While finishing my bachelor's in Physics I started exploring wildlife photography with my simple camera & there my journey into the visual storytelling was enriched. I started my film journey through VFX industry. I was working at Rhythm & Hues studios as a 3D Camera tracking & Matchmove Technical Director. While doing that I worked on various award-winning films like Life of Pi, Thor: The Dark World, Percy Jackson: Sea of Monsters etc. While working on that I was moving out of still photography into more sort of cinematography & VFX combined world in the film that I liked. After that, I gradually segued into the visual form of storytelling through camera angles, colors, lights & of course vfx.
What is the very first piece of equipment that you owned, and how did you get it?
When I was in college, my father bought me an initial version of Nikon D90 DSLR camera after seeing my keen interest in photography. Later I studied photography from National Institute of Photography, Mumbai, India. My senior professor was highly knowledgeable & experienced in the industry. He was very kind enough to solve my endless doubts about experimenting with photography.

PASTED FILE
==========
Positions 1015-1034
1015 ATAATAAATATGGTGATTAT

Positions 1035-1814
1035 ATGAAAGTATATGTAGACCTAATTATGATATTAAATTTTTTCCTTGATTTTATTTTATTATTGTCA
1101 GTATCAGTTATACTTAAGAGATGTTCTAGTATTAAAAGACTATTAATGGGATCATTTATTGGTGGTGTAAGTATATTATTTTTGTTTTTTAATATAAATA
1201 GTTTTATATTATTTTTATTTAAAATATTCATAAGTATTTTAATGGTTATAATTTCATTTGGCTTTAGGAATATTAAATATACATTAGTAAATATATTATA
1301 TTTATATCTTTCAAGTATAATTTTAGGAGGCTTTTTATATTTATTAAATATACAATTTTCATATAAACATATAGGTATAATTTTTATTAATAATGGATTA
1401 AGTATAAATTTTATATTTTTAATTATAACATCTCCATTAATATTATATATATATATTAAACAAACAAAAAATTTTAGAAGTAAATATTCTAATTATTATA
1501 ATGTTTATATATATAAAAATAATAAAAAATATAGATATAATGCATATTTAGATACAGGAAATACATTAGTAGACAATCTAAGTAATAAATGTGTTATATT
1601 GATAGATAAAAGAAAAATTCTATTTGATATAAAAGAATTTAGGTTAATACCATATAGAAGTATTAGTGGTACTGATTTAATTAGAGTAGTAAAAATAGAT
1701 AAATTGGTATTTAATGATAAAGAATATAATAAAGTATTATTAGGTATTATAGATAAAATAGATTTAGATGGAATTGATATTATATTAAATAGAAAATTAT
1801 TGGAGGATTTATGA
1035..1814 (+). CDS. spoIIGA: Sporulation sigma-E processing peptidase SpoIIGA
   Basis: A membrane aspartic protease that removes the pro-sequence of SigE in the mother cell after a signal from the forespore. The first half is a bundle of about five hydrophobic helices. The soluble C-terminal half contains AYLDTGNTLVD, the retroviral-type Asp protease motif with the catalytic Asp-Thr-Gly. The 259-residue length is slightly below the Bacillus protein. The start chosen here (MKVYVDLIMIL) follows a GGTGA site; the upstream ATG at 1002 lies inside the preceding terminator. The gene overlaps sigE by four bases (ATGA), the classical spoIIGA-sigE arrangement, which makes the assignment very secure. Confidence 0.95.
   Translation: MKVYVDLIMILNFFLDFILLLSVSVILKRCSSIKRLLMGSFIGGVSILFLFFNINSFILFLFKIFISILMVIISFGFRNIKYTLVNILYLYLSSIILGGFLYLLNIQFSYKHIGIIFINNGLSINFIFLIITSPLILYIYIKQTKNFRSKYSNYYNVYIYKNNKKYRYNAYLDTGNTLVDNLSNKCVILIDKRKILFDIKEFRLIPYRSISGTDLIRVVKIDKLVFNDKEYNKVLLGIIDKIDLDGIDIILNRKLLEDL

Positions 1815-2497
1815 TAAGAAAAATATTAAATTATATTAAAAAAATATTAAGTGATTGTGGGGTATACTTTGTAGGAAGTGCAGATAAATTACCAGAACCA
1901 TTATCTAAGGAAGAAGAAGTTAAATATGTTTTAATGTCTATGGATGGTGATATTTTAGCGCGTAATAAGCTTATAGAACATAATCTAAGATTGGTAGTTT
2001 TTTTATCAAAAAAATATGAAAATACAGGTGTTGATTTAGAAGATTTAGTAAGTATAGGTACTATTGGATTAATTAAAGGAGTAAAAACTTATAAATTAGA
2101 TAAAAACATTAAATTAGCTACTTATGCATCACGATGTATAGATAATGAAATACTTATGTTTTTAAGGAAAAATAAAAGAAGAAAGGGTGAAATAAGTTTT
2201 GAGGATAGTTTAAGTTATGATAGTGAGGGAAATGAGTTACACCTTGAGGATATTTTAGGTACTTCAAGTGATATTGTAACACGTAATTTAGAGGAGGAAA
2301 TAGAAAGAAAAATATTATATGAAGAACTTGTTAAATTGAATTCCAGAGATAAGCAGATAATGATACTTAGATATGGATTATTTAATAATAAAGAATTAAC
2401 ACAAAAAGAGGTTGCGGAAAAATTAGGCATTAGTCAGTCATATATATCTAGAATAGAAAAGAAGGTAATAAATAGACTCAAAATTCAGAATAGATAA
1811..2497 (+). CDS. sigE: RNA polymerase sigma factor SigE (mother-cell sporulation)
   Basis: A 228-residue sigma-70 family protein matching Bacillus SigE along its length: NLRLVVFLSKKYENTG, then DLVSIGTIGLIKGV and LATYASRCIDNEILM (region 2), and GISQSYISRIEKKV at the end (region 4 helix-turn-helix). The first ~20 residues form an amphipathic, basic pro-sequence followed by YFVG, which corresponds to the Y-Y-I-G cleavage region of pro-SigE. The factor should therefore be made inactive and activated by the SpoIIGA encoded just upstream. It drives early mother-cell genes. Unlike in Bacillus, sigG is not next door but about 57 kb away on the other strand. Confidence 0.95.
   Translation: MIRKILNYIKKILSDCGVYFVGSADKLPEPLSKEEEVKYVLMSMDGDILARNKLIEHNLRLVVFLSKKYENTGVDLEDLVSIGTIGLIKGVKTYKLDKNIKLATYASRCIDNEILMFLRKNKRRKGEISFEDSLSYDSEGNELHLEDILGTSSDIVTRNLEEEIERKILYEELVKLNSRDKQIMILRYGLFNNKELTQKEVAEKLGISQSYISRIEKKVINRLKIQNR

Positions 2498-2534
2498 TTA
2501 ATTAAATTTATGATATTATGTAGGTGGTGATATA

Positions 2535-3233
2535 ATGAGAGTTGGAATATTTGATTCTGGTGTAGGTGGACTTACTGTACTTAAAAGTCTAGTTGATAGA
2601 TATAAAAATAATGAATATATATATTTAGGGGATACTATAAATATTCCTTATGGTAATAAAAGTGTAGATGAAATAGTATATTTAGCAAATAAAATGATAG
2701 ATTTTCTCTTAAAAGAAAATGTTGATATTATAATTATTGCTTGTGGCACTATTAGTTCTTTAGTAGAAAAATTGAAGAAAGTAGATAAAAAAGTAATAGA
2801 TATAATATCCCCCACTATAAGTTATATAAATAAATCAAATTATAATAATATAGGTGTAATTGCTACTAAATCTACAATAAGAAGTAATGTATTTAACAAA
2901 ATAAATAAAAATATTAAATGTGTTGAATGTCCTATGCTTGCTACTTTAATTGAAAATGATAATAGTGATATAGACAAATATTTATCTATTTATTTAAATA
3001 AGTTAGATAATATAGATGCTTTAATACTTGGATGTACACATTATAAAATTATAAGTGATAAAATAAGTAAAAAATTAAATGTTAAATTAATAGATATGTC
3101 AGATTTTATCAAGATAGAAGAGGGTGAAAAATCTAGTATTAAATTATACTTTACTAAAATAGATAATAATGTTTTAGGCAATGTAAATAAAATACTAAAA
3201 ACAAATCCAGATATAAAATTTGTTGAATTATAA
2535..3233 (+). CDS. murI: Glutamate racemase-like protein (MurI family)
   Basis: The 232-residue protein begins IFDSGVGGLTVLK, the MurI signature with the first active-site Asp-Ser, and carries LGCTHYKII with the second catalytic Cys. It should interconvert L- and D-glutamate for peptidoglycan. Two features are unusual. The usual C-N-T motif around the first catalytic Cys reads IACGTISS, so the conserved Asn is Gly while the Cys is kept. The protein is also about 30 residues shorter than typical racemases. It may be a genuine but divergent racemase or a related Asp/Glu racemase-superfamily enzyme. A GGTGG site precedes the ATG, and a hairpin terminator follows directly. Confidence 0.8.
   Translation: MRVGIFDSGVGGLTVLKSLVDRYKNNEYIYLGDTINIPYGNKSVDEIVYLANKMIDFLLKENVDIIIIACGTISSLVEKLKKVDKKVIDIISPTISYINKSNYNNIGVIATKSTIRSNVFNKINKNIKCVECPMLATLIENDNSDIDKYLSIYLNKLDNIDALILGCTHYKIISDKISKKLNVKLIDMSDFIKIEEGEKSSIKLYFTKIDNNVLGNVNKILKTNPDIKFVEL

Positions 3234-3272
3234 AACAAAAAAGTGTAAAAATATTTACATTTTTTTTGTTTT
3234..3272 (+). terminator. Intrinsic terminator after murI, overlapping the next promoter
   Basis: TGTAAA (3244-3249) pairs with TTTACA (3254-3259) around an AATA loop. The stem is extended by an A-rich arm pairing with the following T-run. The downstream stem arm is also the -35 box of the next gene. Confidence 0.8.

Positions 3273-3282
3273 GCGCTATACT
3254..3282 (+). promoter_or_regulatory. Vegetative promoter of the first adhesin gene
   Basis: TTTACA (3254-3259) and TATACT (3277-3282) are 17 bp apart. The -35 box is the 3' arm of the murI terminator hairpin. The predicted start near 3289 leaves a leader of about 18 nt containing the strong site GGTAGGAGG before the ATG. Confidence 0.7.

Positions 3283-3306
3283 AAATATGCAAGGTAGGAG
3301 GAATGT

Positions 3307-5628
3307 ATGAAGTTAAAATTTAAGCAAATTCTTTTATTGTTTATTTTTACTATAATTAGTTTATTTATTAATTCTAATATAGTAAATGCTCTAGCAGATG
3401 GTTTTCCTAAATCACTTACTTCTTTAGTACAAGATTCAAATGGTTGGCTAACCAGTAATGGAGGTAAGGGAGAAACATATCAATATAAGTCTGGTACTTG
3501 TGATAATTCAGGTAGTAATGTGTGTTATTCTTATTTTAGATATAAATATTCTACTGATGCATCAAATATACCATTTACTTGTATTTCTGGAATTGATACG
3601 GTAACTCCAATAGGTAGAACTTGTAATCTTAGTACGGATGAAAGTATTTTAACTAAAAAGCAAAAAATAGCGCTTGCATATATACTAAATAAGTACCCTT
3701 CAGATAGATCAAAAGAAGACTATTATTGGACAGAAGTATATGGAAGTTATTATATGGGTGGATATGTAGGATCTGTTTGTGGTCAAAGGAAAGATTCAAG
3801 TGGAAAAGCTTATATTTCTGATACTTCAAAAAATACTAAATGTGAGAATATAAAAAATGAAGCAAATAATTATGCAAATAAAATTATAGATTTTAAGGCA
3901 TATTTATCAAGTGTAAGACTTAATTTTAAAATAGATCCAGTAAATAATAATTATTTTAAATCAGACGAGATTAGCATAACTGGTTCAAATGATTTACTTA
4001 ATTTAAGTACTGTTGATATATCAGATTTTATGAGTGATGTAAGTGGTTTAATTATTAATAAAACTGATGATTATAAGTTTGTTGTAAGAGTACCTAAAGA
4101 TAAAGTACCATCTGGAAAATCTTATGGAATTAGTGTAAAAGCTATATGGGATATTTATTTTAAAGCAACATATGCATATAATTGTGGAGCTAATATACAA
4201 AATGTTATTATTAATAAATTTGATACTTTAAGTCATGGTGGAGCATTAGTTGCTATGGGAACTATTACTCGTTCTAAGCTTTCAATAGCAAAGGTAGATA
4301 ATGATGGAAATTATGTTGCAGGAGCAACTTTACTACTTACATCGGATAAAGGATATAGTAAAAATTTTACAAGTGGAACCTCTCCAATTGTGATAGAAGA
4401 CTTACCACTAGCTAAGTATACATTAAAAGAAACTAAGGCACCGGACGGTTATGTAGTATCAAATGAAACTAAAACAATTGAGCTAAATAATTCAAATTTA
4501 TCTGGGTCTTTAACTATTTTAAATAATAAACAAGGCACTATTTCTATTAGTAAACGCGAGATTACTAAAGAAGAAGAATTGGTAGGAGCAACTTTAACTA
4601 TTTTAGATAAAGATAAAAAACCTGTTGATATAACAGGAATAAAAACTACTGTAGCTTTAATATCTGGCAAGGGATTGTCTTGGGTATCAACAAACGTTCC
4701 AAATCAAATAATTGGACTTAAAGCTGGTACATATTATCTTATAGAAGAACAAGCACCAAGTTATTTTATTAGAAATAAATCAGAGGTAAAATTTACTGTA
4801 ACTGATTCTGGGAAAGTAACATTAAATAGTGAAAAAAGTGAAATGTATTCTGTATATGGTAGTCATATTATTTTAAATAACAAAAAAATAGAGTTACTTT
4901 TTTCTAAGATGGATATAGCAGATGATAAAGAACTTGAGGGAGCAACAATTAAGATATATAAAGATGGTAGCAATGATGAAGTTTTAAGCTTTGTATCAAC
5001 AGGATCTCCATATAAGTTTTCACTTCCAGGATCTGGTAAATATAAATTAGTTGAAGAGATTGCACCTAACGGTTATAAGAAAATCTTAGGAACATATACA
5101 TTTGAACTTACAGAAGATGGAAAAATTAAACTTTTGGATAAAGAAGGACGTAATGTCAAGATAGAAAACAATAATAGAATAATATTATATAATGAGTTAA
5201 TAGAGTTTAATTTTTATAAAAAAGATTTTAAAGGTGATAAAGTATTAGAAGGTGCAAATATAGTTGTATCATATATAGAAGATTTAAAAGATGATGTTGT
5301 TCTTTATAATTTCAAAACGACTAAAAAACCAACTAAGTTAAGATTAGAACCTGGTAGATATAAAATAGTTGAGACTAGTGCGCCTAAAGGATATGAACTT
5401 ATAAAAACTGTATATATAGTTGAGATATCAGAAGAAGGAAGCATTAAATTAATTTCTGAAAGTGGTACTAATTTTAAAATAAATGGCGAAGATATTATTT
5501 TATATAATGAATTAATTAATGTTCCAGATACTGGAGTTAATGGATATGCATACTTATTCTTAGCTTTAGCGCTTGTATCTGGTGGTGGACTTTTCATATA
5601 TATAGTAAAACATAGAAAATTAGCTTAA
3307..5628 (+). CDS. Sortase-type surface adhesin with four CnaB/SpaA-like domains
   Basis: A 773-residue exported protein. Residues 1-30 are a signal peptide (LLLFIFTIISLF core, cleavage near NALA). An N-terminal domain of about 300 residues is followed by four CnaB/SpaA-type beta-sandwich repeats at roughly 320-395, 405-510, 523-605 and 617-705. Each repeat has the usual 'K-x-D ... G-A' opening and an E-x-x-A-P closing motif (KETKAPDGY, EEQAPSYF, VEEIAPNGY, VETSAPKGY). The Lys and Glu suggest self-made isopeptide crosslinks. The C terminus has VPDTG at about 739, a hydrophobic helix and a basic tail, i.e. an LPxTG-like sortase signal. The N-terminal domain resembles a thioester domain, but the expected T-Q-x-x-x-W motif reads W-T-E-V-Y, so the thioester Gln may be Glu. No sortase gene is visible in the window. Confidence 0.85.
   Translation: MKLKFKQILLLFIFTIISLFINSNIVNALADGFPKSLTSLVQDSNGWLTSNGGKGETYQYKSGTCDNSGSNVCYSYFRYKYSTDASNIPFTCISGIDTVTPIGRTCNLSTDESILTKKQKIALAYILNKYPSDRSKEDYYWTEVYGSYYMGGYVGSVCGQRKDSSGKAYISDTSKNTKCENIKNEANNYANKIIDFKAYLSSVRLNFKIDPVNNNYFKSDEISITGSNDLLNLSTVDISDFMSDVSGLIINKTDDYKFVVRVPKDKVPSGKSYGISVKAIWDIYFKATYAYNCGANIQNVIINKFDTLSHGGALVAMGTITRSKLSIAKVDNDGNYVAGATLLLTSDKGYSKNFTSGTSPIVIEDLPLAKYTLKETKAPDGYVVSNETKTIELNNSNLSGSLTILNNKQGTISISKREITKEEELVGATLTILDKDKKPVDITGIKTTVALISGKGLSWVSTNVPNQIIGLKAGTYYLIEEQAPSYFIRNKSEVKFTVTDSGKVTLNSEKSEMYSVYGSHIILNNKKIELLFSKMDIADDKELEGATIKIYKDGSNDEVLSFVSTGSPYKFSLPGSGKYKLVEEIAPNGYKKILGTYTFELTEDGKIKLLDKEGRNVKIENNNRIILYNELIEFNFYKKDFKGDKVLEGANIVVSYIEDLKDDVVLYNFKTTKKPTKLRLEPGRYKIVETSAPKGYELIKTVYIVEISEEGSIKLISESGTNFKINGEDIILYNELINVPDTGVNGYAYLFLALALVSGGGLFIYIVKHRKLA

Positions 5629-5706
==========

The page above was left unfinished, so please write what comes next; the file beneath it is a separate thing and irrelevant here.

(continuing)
While that time I went into many dense forests, wildlife sanctuaries & jungle safaris in India along with my other photography enthusiasts. I brought along my D90 camera to record my experiences for my parents to see. The imagery out there was so spectacular like thousands of birds in murmuration during twilights, endless sunrises that went on for miles. I thought wouldn’t it be a lovely life to travel around the world and record life within nature. Slowly I started liking photography of a majestic Indian Bengal tiger. Later I did my photography specialization in Bengal Tigers & snakes in India. For that, I got many national awards in photography & my photos were presented in many galleries across India.